However, the main flaw in this film is that even though the plot is good, you can feel some part of the film to be a bit draggy and some jokes that fails to hit with the audience. Also it’s sad to see the previous cast that made the first film a success appeared only for a few scenes, especially Negasonic Teenage Warhead, Colossus, Blind Al, and Weasel. Well of course, this film’s wouldn’t be what it is without Ryan Reynolds. Joining Hugh Jackman and Robert Downey Jr. as the benchmark of acting within the genre and I question if anyone else could even come close to him playing this character. Every single time and joke or reference lands well it’s pretty much down to this man, I genuinely do not believe anyone would be more suited to this role than Reynolds, and it is a pleasure to watch him play it. Morena Baccarin still has great chemistry with Reynolds and their relationship remains as sweet as it did before.
Josh Brolin continues to have a killer Month as he’s just as good as Cable in this film as he was as Thanos in Infinity War. I think the character of Cable added a good bit of extra and needed emotional weight that really helped the ending excel. Zazie Beetz is great as Domino, her casting was met with a lot of criticism but she’s funny and I wish we had spent more time with her. Brianna Hildebrand as Negasonic Teenage Warhead continues to be a good addition to the cast, if not a bit under used this film. Karan Soni carried over his charm from 1st film as did T.J. Miller, Stefan Kapicic and Leslie Uggams in their respective supporting parts. Julian Dennison is also great here, so are Terry Crews, Bill Skarsgard, Lewis Tan and Rob Delaney in their small roles. Also this one features the best post credits scene ever. Yes! The film gives us two end-credit scenes and are definitely worth the wait. They don’t relate much with the whole story but the crack jokes are powerful enough to make people care of the clips. On the whole, ‘Deadpool 2‘ is an enjoyable and entertaining superhero film which despite being a little bit less slick than its predecessor, manages to be a very fun watch.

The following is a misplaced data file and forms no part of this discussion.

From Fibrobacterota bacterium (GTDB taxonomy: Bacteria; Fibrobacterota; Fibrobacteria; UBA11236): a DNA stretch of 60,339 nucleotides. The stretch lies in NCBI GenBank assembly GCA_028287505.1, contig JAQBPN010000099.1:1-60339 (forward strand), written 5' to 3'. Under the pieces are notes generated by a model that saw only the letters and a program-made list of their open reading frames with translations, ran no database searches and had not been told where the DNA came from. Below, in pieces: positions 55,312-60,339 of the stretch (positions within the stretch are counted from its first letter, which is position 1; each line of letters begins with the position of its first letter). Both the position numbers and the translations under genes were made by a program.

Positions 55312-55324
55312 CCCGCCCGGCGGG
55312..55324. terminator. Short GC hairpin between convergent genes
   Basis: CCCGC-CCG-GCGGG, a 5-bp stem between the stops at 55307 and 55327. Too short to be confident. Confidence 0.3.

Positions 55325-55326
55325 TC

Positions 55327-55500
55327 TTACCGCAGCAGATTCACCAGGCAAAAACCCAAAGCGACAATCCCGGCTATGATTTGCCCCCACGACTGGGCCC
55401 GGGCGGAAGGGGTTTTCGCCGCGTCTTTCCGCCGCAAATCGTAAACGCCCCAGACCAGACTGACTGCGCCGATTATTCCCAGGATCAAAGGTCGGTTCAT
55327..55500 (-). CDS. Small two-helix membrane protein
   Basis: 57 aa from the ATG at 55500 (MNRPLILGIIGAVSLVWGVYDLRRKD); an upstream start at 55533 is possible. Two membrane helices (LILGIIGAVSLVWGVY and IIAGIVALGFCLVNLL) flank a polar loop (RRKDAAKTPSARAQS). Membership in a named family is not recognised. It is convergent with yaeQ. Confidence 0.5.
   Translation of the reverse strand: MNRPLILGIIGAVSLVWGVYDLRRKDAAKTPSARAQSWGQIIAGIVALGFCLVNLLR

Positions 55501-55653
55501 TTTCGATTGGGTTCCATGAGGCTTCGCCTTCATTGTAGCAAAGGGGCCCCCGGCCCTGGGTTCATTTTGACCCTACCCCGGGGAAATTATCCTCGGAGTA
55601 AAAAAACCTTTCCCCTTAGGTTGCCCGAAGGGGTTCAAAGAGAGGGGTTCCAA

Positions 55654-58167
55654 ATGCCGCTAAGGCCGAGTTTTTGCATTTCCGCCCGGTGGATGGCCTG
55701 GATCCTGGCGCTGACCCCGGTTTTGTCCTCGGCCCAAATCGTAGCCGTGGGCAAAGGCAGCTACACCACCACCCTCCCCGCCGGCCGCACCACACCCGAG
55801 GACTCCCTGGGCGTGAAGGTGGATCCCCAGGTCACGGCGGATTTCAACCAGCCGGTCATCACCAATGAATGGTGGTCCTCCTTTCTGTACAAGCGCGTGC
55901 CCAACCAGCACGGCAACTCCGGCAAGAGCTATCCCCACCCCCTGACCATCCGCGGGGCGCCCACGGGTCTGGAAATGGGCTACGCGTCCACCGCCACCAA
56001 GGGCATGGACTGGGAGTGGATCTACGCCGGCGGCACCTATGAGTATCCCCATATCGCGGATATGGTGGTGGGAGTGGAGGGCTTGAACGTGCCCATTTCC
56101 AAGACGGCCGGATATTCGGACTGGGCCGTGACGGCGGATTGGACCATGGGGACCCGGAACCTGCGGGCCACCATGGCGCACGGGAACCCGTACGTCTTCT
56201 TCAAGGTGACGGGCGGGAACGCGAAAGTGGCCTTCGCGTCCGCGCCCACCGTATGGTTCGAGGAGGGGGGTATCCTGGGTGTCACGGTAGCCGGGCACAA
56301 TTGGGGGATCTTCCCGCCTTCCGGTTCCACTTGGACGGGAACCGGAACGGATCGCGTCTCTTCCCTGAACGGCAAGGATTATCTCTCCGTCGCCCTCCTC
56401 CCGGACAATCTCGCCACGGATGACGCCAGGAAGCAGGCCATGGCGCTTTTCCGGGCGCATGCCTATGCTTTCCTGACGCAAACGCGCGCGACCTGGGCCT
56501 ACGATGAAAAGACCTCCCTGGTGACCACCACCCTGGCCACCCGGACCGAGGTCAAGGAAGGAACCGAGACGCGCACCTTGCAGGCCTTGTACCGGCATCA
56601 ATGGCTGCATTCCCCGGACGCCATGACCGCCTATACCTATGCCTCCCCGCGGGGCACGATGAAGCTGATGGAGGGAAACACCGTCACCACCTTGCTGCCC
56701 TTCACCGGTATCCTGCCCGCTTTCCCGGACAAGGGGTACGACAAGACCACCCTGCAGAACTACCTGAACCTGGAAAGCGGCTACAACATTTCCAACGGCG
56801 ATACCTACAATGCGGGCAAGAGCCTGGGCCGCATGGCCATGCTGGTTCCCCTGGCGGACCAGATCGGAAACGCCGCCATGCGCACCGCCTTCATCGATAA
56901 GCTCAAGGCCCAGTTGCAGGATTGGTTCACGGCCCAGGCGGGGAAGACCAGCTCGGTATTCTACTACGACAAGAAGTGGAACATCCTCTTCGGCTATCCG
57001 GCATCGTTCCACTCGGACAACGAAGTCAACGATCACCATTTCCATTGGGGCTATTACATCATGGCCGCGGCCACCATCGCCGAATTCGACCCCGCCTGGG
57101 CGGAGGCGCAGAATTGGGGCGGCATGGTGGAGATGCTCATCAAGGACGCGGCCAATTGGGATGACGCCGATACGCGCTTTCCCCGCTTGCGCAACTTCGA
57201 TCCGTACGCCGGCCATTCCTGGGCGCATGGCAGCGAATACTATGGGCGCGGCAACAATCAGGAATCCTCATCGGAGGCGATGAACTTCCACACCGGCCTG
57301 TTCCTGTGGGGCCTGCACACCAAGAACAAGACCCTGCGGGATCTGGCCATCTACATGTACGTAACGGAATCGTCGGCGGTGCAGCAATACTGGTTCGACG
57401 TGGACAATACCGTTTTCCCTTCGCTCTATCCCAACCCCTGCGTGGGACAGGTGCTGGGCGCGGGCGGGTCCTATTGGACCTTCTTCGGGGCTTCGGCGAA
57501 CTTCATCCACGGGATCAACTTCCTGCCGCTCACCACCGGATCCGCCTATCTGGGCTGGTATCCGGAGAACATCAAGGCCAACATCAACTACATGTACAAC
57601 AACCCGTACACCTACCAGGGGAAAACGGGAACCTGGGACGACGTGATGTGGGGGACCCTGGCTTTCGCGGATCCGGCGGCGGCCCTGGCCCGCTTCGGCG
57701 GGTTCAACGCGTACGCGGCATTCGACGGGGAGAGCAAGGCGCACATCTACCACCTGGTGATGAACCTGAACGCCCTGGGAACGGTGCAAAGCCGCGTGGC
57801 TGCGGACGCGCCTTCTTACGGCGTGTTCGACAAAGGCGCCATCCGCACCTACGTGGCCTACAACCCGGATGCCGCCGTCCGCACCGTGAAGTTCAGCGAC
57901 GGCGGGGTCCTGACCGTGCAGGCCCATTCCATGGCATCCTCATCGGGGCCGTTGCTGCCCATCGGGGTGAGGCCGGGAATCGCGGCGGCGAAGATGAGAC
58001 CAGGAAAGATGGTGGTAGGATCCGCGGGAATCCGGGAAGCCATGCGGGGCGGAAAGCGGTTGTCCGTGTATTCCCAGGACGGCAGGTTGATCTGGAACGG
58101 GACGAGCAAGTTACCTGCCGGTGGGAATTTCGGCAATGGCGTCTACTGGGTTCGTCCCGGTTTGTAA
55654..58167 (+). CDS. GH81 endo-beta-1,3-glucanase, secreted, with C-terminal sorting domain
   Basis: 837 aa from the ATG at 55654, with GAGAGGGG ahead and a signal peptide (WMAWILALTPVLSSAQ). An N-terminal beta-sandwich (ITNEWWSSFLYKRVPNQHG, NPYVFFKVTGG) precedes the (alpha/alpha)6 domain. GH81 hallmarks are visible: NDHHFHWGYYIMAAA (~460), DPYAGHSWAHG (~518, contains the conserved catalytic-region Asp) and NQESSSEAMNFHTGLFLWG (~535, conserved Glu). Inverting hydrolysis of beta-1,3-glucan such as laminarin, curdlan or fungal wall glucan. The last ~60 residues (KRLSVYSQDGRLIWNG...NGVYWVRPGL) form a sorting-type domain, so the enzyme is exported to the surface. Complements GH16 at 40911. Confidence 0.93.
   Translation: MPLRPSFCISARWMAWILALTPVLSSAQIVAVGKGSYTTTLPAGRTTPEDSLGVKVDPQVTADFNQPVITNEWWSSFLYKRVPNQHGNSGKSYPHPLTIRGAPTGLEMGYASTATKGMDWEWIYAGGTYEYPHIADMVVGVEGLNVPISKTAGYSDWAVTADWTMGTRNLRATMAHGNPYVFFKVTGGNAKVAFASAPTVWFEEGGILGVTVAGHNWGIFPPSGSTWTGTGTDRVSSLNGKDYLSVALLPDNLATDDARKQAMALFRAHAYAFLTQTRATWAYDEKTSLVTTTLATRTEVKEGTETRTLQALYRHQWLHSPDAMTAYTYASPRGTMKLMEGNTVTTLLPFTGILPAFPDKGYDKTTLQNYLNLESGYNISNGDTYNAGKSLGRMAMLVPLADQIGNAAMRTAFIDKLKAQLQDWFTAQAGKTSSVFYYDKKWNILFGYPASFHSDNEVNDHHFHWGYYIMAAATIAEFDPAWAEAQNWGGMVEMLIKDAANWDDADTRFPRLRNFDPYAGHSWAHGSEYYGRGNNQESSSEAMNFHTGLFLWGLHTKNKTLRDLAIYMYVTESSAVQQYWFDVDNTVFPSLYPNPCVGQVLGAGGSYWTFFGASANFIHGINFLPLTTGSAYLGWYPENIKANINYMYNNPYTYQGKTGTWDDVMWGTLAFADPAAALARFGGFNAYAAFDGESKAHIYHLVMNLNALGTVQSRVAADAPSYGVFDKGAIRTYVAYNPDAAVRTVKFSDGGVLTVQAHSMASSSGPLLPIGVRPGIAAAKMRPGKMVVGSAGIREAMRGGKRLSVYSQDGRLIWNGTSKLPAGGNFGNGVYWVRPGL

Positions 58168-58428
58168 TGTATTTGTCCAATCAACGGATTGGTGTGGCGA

Directed – David Leitch
Rated – 119 minutes
Run Time – R